Tuesday, May 20, 2008

Looking For Mister Goodbaryonic Matter

I think everyone's mother has, at one time or another, uttered these words: "Well, it didn't just sprout legs and walk out of here, did it?" This would be the admonition one might hear when something has gone missing and you have looked, cross your heart, everywhere for it. At our house, we are fond of the more sarcastic reply: "Oh, I didn't know that it was my week to watch" whatever it is that the other person can find hide nor hair.
It's terrible to lose things. I have ruined entire days looking for this or that when I was sure that I left it right over there. I pride myself on keeping very close tabs on all of my accouterments, and when one or more of them go missing, I take it as a personal failure of galactic proportions. So imagine my glee when I heard that astronomers have found some matter that had been missing in deep space. It had been missing, for our purposes, since time began.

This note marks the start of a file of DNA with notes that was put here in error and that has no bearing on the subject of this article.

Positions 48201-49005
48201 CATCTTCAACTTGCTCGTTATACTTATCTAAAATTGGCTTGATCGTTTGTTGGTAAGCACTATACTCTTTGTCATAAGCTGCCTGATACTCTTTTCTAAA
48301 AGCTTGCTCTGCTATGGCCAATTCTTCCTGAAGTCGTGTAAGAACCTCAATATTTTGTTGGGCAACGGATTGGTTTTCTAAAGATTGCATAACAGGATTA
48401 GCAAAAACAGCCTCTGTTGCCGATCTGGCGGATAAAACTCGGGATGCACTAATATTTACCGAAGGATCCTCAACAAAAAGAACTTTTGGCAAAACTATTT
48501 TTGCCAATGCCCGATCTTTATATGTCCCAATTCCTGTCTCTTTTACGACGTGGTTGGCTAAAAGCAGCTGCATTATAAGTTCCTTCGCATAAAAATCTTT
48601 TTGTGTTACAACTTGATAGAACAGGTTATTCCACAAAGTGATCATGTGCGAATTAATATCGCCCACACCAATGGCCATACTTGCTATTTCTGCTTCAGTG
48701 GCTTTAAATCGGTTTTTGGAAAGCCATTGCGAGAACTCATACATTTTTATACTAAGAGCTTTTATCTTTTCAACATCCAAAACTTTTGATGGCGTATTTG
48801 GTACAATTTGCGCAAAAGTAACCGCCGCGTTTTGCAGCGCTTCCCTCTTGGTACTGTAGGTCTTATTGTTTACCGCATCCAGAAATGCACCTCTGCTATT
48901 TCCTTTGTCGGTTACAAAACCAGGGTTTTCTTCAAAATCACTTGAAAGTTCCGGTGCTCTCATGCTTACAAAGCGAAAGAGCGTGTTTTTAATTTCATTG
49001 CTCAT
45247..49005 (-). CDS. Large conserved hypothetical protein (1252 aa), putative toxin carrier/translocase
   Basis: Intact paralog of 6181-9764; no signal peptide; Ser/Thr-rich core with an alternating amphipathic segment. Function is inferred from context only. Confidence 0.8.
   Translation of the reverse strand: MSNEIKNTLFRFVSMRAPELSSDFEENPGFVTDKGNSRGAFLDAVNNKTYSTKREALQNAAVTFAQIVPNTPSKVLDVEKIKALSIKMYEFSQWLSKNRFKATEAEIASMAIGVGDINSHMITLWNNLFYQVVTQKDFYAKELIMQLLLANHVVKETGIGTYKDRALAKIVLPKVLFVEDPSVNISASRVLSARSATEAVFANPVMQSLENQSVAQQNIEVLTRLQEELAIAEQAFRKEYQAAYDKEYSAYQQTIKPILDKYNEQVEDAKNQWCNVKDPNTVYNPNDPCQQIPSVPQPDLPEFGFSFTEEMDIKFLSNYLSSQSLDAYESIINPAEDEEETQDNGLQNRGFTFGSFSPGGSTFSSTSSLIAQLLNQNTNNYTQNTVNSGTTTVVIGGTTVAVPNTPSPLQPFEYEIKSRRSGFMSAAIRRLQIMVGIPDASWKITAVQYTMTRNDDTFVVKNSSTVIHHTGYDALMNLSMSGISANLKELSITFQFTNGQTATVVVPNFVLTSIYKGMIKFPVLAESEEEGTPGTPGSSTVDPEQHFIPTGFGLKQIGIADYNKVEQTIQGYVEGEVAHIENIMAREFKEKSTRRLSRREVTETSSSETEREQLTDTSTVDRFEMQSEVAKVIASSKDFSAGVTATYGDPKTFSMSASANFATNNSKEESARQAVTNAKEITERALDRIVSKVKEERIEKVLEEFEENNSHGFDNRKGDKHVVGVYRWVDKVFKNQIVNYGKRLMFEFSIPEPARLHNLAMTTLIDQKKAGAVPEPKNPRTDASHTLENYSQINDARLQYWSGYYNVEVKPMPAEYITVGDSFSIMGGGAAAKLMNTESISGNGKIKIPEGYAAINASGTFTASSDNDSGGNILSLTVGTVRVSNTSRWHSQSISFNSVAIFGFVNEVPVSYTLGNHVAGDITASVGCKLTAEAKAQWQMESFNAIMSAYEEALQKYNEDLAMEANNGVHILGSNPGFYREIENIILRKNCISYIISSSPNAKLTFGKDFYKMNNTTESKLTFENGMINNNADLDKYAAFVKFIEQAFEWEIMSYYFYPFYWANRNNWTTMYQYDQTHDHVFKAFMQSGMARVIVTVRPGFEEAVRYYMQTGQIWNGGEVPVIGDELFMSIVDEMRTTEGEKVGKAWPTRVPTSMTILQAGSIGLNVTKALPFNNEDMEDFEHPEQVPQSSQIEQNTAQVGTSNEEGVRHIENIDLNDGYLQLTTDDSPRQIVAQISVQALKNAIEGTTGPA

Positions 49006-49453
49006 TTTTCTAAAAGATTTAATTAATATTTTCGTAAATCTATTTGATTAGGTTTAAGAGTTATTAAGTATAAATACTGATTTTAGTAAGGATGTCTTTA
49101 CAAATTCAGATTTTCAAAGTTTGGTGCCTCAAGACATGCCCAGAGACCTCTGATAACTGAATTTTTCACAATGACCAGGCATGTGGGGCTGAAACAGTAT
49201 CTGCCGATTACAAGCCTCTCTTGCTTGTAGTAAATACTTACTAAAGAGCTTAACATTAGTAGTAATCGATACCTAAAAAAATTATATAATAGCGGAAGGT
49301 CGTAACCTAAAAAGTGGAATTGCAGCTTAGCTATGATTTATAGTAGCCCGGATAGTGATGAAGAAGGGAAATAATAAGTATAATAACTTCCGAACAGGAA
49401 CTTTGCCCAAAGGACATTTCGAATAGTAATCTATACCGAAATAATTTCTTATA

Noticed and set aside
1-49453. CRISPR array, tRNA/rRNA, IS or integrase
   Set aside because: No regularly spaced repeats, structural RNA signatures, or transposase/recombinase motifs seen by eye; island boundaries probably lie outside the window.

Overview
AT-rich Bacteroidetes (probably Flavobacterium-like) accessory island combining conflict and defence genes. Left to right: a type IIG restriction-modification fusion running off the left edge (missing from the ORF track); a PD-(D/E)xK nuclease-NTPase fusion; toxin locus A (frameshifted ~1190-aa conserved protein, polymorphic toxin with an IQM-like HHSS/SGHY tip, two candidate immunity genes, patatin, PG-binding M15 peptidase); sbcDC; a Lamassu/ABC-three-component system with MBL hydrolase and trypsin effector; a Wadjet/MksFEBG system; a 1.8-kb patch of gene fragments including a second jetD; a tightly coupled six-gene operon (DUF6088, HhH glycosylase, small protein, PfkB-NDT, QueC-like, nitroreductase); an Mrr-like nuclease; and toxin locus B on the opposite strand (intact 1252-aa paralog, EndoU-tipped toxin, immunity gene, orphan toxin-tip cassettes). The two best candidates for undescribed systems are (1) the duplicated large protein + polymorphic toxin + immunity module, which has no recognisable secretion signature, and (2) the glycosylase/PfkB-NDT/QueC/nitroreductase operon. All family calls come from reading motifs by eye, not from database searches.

Scientists have long known there is far more matter in the universe than can be accounted for by visible galaxies and stars. If you have trouble keeping your socks in pairs from one load of laundry to the next, you can relate. Not only is there invisible baryonic matter, the protons and neutrons that make up atoms, but there also is an even larger amount of invisible "dark" matter.
Now about half of the missing baryonic matter has turned up, seen by the orbiting Hubble space telescope and NASA's Far Ultraviolet Spectroscopic Explorer, or FUSE. I'm guessing that it would be much easier to find my wife's glasses if we were allowed to use some of NASA's resources.
What does this mean? Will Jimmy Hoffa and Amelia Earheart suddenly show up? What about those guys on Oceanic Flight 815? And while we're looking for lost things, how about Marshall, Will and Holly? And my self respect?
Oh well, at least now we know where the backbone of the universe is. Now maybe I'll be able to find my car keys.

1 comment:

mrs. id said...

Maybe when the Hubble finds the "single sock belt" that will account for the other half.